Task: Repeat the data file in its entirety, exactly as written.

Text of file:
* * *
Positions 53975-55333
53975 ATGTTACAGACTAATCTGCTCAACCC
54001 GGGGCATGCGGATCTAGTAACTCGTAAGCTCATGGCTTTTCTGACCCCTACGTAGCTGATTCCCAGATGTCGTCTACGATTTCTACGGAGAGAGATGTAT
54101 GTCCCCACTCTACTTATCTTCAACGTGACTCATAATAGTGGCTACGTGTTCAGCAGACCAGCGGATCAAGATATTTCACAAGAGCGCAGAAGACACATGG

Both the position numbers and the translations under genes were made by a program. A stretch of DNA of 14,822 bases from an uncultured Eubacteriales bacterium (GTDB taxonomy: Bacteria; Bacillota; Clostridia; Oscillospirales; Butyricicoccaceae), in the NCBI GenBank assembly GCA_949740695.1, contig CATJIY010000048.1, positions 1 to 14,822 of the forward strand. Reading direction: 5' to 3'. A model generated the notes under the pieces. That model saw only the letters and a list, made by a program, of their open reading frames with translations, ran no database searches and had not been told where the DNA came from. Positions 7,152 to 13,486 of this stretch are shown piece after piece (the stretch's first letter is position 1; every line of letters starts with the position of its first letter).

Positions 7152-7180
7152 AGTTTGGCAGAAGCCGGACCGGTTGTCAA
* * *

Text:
Positions 53975-55333
53975 ATGTTACAGACTAATCTGCTCAACCC
54001 GGGGCATGCGGATCTAGTAACTCGTAAGCTCATGGCTTTTCTGACCCCTACGTAGCTGATTCCCAGATGTCGTCTACGATTTCTACGGAGAGAGATGTAT
54101 GTCCCCACTCTACTTATCTTCAACGTGACTCATAATAGTGGCTACGTGTTCAGCAGACCAGCGGATCAAGATATTTCACAAGAGCGCAGAAGACACATGG

Both the position numbers and the translations under genes were made by a program. A stretch of DNA of 14,822 bases from an uncultured Eubacteriales bacterium (GTDB taxonomy: Bacteria; Bacillota; Clostridia; Oscillospirales; Butyricicoccaceae), in the NCBI GenBank assembly GCA_949740695.1, contig CATJIY010000048.1, positions 1 to 14,822 of the forward strand. Reading direction: 5' to 3'. A model generated the notes under the pieces. That model saw only the letters and a list, made by a program, of their open reading frames with translations, ran no database searches and had not been told where the DNA came from. Positions 7,152 to 13,486 of this stretch are shown piece after piece (the stretch's first letter is position 1; every line of letters starts with the position of its first letter).

Positions 7152-7180
7152 AGTTTGGCAGAAGCCGGACCGGTTGTCAA